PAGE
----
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The Student News Site of St. Joseph's University

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The Student News Site of St. Joseph's University

The Hawk News

Fit to be king
Lilli Dellheim '25 M.A., Special to the Hawk • July 13, 2024

A cinematic dream come true

A+cinematic+dream+come+true

The vocal performances of Disney’s 1991 Beauty and the Beast revival 

Considering the fact that Belle has been my favorite Disney princess since I watched the 1991 film “Beauty and the Beast” as a toddler, it is not surprising that I was more than ecstatic for the live action movie to be made. Even better, Emma Watson from “Harry Potter” (one of my other obsessions) was going to play Belle. It was a cinematic dream come true for me, until I learned that the actors were going to sing in the movie.

I have been singing, acting and dancing (all very poorly) in plays and musicals for almost a decade, and theater is an undeniable passion of mine. In recent years especially, I have learned that theater people tend to have stricter and higher standards with evaluating vocal performances than a person who does not do theater. 

This is not necessarily a bad thing, but it means that theater people look for a well-developed vocal technique and etiquette while someone performs. Whereas a person who does not do theater might just think ‘oh, they did not use auto tune; they did well.’

There are so many elements of singing that are subjective, particularly theatrical singing. The fact that this movie, which has been a Broadway musical, did not cast trained singers is neither new nor surprising given recent remakes of musicals such as Les Misérables” or “Into the Woods.” Neither movie was done poorly, but both casted actors that had little to no experience with proper vocal training, or at least enough of it, before filming.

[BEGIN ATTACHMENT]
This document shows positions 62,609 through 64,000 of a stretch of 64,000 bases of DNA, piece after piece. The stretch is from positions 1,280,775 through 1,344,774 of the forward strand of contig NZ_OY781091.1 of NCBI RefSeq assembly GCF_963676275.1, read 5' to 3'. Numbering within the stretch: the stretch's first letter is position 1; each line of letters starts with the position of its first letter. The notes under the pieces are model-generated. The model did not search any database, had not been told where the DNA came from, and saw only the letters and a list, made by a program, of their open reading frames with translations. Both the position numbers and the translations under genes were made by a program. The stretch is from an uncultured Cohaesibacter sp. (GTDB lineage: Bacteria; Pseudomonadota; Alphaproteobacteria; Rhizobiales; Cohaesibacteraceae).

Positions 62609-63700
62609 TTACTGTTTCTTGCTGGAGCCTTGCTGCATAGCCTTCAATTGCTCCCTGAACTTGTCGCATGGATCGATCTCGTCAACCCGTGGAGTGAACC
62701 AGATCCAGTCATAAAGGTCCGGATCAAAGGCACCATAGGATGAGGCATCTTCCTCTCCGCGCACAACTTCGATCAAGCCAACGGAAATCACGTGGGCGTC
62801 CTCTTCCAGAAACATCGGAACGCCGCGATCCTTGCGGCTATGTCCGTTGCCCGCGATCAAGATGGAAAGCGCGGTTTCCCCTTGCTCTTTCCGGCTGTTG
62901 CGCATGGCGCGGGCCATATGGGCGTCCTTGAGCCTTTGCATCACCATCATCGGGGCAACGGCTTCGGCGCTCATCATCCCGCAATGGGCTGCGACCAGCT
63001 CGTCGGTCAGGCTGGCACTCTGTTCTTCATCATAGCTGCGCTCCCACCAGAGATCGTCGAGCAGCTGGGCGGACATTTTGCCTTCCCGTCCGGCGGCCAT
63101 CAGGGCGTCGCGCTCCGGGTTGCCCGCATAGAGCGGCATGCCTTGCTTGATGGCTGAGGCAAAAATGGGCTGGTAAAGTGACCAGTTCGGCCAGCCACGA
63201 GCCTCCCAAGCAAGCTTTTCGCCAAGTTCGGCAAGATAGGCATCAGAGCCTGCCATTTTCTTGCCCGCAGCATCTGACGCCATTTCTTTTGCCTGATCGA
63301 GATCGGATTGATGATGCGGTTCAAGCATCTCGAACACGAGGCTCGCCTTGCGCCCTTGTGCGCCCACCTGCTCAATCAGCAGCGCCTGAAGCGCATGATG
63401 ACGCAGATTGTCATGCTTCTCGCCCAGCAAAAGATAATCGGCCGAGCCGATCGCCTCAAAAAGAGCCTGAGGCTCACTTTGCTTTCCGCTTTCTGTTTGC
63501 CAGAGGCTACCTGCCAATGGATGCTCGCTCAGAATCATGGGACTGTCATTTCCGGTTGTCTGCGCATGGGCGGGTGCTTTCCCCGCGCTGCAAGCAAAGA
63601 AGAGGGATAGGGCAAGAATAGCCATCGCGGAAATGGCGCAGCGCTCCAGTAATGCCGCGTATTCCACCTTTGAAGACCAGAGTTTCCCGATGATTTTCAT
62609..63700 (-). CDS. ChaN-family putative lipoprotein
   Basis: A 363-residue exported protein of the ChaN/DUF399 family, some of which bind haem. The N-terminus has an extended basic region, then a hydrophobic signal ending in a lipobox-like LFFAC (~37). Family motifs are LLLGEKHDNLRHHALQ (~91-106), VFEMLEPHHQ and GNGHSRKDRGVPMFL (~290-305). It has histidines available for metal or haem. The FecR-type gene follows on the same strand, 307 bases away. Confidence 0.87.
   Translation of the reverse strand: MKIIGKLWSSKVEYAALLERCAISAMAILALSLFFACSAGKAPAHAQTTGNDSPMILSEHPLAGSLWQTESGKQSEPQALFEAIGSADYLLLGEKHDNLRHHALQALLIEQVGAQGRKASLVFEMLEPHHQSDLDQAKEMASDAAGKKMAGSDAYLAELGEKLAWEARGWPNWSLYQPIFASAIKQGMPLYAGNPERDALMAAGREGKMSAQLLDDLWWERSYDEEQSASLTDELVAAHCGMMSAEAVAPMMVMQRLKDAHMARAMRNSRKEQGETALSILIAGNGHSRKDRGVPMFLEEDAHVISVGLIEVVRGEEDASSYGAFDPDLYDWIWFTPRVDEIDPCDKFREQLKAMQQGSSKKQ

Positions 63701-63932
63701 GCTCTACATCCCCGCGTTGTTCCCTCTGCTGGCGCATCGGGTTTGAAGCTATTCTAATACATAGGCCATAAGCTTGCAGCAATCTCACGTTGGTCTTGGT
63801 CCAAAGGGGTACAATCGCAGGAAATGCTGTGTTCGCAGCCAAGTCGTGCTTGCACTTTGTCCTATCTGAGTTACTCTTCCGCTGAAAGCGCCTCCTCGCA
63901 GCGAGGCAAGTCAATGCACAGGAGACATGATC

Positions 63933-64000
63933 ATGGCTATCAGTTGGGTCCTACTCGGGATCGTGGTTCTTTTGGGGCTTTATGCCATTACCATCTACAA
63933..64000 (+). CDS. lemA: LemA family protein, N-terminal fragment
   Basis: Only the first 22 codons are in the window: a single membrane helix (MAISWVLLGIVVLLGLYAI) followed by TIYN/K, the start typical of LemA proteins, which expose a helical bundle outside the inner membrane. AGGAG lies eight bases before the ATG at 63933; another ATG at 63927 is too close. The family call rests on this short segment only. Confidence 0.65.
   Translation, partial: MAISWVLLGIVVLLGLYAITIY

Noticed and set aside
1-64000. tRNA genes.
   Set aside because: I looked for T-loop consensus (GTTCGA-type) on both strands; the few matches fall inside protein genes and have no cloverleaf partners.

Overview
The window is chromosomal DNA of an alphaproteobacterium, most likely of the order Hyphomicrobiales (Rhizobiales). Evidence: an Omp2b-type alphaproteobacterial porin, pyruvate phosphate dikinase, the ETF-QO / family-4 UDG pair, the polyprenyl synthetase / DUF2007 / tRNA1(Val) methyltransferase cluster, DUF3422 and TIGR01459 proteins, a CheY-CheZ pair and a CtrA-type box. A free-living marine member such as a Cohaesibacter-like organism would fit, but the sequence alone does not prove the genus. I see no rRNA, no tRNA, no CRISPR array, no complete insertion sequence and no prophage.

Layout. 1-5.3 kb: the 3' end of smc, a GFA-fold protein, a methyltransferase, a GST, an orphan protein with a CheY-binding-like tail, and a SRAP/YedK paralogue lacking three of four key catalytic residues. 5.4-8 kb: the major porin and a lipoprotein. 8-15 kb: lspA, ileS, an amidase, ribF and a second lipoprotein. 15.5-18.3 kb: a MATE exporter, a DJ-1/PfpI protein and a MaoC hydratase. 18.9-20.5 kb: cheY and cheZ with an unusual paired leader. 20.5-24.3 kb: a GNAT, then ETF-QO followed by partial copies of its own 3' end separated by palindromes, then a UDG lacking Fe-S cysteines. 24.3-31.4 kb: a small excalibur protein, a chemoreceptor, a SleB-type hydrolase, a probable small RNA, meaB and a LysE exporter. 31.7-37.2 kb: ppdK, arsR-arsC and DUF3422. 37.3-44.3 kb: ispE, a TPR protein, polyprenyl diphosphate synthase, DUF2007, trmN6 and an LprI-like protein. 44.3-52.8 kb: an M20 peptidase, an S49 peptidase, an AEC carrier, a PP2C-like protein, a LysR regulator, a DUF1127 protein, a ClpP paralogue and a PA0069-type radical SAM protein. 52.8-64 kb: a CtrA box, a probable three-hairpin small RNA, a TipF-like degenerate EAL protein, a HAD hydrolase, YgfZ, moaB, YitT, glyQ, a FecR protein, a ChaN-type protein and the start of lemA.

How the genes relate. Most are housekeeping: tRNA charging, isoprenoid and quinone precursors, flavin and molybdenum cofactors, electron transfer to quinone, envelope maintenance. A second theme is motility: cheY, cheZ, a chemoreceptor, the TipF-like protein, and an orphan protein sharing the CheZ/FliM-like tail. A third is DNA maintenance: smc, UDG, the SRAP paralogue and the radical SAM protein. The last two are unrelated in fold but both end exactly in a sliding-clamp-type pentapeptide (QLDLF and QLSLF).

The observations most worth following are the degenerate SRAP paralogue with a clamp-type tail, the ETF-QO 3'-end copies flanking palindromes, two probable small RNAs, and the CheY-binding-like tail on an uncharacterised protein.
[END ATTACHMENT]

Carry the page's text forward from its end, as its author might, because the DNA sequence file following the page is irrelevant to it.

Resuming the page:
A general audience can watch these movies and think, ‘Wow, Russell Crowe is singing, what can’t he do?’ To contrast, someone in musical theater would think, ‘Dear God, Russell Crowe has poor vocal control in terms of strength and he cannot effectively sing the bass range of Javert. Why can’t they cast Broadway performers?’  I can definitely understand the latter opinion and I was worried knowing that this movie would generally follow that same casting pattern.

I will say that as far as singing in this movie, it was not as bad as I had imagined. Watson is by no means a poor singer, but her voice did not fit the role well because her tone did not match that of a strong and trained soprano, as Belle should.  That being said, I do not believe her singing ruins this movie. Although it is not the ideal voice for the character, it has an innocence and sensitivity that complements the character.

I also believe her acting made up for her singing. She carries herself as both courageous and fragile, finding a delicate balance of both, making Belle a much more believable character than in previous versions. Overall, Watson was a good choice as Belle, but she would have been an even better choice had this not been a musical.

As far as the other actors, there were some phenomenal voices in this production. Of course, Audra McDonald did a superb job as the wardrobe.  I was also impressed with Luke Evans’ performance as Gaston. Not only was his voice absolutely amazing, but he also played the character in a way that was new, yet honored the original storyline very well. These characters had standout performances, and perhaps it is because they have all done professional theater and I am biased.

Singing is a detail that I was not so thrilled about in this film, but I believe that the overall vocal performances were by no means awful and the movie succeeded in being excellent. It is a beautiful story that is told in a modern and artistic way.  I highly suggest you see it, whether you focus on vocal ability as much as I do or not.

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